NCAA hockey student-athletes continue to thrive in the classroom, well above the national average, according to the most recent Graduation Success Rate (GSR) data released earlier this month by the NCAA.
Women’s hockey boasted a 99-percent four-year GSR, the highest of any women’s sport. Men’s hockey ranked among the top three men’s sports in both four-year GSR (93%) and single-class average (91%), with its four-year rate tying for the best among men’s sports:
Four-Class Average GSR (Men)
93% – Hockey
93% – Gymnastics
93% – Tennis
89% – Overall
Single-Year GSR (Men)*
94% – Tennis
92% – Lacrosse
91% – Hockey
90% – Overall
Four-Class Average GSR (Women)
99% – Hockey
98% – Skiing
97% – Fencing, Gymnastics, Lacrosse
89% – Overall
Single-year GSR not available for women’s sports
The figures released reflect graduation numbers among student-athletes who entered school in 2014.
“The success that college hockey players have on the ice gets the most attention but their performance in the classroom is just as exciting and noteworthy,” said College Hockey Inc. Executive Director Mike Snee. “College hockey is truly about reaching your full potential, both as a player and as a student.”
Nineteen men’s hockey programs – roughly one-third of the current 59 Division I men’s hockey programs – recorded a perfect 100-percent GSR: Air Force, American International, Arizona State, Bentley, Bowling Green, Canisius, Colgate, Cornell, Harvard, Holy Cross, Lake Superior State, UMass-Lowell, Mercyhurst, Merrimack, Miami, Omaha, Providence, Sacred Heart and Yale.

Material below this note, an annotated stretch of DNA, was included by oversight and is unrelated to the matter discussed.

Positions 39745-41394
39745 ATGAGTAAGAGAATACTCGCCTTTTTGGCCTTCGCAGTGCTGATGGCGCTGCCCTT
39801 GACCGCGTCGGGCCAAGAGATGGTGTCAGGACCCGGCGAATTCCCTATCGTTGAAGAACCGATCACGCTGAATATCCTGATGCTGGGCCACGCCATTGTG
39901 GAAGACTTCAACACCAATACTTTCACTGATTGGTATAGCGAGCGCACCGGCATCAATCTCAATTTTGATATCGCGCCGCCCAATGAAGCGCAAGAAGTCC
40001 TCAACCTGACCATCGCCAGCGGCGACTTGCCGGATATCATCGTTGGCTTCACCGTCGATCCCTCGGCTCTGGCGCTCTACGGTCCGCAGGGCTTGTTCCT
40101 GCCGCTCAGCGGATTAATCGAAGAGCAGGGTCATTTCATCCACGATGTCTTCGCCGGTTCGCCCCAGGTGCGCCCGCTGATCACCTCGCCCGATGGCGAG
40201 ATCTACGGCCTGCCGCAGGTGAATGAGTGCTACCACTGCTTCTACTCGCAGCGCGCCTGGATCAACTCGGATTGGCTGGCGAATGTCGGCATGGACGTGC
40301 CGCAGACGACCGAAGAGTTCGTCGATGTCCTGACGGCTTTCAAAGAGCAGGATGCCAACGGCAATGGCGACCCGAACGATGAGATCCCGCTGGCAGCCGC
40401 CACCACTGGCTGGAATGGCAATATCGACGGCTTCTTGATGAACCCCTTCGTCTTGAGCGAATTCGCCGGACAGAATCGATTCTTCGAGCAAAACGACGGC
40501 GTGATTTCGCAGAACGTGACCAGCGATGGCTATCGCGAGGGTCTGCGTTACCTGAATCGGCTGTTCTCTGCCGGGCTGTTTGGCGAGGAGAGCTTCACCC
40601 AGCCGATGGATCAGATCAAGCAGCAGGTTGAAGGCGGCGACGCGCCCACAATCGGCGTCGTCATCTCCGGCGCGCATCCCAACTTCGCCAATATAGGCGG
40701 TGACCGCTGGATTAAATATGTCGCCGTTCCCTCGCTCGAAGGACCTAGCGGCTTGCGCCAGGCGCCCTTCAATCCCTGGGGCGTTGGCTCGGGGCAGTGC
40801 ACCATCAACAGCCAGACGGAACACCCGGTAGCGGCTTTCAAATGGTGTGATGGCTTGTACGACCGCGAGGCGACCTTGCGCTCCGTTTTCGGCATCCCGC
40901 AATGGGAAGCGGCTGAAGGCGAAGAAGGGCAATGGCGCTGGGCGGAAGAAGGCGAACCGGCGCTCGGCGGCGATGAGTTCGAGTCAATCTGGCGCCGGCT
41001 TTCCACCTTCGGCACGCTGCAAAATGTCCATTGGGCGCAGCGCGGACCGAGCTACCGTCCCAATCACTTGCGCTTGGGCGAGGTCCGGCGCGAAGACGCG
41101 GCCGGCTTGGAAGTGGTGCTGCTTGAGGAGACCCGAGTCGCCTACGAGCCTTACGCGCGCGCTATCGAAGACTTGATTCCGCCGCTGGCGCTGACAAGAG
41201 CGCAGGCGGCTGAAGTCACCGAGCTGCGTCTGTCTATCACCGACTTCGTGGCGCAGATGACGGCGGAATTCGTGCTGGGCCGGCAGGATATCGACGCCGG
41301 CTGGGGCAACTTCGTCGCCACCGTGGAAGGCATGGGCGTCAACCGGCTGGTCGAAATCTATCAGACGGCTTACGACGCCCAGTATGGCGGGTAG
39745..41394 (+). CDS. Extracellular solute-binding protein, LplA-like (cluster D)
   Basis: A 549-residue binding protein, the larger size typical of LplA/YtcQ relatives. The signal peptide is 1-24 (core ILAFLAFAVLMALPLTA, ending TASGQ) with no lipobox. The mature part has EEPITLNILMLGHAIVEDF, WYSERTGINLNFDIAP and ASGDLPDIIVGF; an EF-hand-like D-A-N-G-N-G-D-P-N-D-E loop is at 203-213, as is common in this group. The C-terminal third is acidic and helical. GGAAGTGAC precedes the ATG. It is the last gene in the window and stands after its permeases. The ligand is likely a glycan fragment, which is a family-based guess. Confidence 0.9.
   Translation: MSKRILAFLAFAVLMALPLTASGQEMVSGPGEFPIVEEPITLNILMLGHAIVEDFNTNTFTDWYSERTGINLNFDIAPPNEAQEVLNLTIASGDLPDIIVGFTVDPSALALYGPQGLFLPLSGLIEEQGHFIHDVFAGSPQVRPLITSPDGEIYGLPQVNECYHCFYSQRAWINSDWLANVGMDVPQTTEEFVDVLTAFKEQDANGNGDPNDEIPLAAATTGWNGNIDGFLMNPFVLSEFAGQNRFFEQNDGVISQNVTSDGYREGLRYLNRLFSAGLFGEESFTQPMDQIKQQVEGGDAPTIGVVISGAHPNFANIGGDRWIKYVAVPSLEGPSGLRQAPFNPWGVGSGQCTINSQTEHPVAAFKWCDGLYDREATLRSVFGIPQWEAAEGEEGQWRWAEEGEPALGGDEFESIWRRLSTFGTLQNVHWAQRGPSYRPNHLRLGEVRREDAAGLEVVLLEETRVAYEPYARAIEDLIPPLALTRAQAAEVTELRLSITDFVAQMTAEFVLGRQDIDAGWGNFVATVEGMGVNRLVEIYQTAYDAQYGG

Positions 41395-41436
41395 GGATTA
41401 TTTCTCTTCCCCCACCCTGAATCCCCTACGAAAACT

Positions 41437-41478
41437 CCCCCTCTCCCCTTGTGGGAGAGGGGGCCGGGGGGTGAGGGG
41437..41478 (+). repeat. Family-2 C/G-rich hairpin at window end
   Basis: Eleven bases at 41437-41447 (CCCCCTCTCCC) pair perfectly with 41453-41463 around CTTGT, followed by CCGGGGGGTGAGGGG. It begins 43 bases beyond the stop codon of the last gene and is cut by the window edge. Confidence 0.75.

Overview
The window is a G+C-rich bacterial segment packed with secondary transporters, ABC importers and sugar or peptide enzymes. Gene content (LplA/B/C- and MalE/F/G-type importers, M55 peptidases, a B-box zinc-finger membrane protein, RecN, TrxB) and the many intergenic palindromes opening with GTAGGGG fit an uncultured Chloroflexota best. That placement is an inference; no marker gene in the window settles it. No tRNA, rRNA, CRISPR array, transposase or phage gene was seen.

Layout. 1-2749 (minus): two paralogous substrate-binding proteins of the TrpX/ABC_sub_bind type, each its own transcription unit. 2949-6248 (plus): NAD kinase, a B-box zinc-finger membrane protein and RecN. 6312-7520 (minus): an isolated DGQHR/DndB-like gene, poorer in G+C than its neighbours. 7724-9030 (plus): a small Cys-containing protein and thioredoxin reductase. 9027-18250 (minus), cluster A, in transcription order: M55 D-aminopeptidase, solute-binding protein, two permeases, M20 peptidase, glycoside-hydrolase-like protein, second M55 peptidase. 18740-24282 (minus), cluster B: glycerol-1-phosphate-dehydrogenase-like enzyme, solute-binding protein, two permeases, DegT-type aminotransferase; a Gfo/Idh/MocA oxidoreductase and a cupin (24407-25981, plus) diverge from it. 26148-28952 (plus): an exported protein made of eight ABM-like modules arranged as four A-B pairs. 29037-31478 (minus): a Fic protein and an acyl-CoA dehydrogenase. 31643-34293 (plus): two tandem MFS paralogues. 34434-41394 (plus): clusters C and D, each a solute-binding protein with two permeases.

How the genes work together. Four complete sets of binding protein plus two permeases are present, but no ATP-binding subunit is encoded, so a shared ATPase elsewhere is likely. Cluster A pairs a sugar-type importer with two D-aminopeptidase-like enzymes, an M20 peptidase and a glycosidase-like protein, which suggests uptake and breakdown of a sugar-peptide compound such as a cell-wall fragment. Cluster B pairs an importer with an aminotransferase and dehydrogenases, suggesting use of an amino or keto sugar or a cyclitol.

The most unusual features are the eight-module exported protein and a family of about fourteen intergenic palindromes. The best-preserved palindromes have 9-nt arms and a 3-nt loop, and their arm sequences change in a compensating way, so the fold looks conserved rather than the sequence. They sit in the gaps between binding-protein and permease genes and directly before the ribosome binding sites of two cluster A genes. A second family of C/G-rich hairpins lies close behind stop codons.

An additional 14 schools had rates of 90% or better.
On the women’s side, 21 Division I hockey programs achieved a perfect 100-percent GSR in the most recent data, representing more than half of the nation’s programs: Boston University, Brown, Colgate, Cornell, Dartmouth, Harvard, Holy Cross, Maine, Mercyhurst, Minnesota, New Hampshire, Northeastern, Ohio State, Penn State, Princeton, Providence, Quinnipiac, Sacred Heart, Syracuse, Vermont and Yale.
The remaining seven schools captured in the data had rates of 90 percent or better.
For more information, including the full GSR report, visit https://www.ncaa.org.